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Republican state senators introduce bill to change some aspects of marijuana law

New Jersey’s Republican lawmakers are working to address what they say is another flaw in recently enacted marijuana legislation.

News 12 Staff

Mar 23, 2021, 11:25 PM

Updated 1,186 days ago

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New Jersey’s Republican lawmakers are working to address what they say is another flaw in recently enacted marijuana legislation.
GOP state senators say that police officers could be charged with a crime if they mistakenly detain people under 21 on suspicion of possessing marijuana. Marijuana is only legal for adults 21 and older under the law.
“I think it was intentional. I think they decided to do police reform along with marijuana reform. And they made a mess,” says Republican state Sen. Declan O’Scanlon.
O’Scanlon added, “We can't sacrifice good cops in order to impact the behavior of bad cops. And it's going to be always a balance, but we need to be very careful. And there always will be that balance.”
The senator says that the so-called cleanup bill that paved the way for legal cannabis in New Jersey means that officers who mistakenly stop those under 21 on suspicion of marijuana and alcohol could be charged with deprivation of civil rights.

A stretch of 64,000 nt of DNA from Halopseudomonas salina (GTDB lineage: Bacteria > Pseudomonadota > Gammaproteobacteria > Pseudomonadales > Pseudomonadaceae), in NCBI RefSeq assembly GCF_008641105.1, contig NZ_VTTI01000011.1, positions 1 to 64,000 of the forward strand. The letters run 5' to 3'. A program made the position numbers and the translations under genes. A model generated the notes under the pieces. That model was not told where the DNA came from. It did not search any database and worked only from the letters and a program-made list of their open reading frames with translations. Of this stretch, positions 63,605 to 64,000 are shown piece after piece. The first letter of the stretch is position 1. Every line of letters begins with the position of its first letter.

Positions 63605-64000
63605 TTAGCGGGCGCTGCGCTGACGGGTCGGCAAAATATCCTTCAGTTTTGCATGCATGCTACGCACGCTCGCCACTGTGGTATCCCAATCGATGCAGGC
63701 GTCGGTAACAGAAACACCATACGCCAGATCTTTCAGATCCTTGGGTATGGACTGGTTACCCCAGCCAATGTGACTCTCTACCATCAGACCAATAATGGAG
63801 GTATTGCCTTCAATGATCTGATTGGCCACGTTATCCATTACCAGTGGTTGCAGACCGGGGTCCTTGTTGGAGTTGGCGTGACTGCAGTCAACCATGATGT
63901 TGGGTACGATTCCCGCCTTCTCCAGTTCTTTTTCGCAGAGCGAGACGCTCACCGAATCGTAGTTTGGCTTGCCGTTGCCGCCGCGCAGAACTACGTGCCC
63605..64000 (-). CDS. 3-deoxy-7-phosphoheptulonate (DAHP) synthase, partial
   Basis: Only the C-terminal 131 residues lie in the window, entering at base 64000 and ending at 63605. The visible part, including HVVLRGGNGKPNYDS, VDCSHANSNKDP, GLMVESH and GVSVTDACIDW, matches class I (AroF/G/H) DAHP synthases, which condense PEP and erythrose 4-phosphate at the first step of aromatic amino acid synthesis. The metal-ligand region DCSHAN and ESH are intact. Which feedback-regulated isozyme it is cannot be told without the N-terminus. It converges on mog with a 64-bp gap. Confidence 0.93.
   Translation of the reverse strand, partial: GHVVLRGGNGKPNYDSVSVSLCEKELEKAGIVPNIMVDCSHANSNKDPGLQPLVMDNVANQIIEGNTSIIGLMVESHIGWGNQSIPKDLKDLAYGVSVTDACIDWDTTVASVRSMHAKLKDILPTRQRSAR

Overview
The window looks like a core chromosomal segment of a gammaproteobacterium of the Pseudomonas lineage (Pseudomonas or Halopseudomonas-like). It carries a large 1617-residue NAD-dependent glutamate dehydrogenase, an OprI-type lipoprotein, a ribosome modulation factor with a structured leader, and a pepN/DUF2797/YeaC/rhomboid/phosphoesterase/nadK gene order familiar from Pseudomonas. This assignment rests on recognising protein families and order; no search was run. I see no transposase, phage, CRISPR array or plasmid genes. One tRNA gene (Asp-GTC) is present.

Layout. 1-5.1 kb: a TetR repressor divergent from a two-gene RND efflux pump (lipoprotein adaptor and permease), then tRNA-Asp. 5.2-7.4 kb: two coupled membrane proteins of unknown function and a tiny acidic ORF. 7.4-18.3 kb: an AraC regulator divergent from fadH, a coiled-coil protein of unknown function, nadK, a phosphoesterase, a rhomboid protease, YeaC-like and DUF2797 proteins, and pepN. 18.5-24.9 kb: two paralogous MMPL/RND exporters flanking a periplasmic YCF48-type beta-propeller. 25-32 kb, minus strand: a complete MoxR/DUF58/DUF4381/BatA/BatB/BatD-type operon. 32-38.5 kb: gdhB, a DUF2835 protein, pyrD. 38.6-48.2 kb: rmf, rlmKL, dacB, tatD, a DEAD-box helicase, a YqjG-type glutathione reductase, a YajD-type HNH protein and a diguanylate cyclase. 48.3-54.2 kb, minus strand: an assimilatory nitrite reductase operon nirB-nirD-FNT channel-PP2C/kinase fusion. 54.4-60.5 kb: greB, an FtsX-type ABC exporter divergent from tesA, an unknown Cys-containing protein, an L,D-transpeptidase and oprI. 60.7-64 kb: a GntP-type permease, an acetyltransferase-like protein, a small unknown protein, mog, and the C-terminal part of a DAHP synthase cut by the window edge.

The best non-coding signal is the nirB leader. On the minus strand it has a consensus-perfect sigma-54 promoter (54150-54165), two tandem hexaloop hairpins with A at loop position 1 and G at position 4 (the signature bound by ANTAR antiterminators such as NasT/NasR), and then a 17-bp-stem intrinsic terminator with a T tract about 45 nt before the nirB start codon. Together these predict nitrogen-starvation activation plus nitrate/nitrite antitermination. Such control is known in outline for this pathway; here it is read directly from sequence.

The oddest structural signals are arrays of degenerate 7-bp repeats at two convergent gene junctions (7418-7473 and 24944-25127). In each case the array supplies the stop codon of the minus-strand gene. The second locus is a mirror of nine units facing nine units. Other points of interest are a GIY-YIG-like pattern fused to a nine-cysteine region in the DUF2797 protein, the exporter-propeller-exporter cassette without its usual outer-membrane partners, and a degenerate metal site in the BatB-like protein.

“You could have a situation, any situation, where a cop detains a group of people that he believes are young people and any of them can make the accusation,” he says. “And God knows whether it sticks. It becomes a ‘he said he said, she said she said’ situation. We need those clear lines in order to protect our police officers.”
O'Scanlon and state Sen. Anthony Bucco Jr. are backing a bill that would eliminate that part of the new law, and would restore protections for officers for marijuana and alcohol stops done in good faith.
“It's a standard that's worked for alcohol…We're not reinventing the wheel here. We're just saying that rather than eliminate the standard for everything, we should have taken the standard that's applied to alcohol and apply that to marijuana as well,” O’Scanlon says.
The bill has yet to be scheduled for a hearing, and its path forward is unclear in the Democratic-controlled state Senate.


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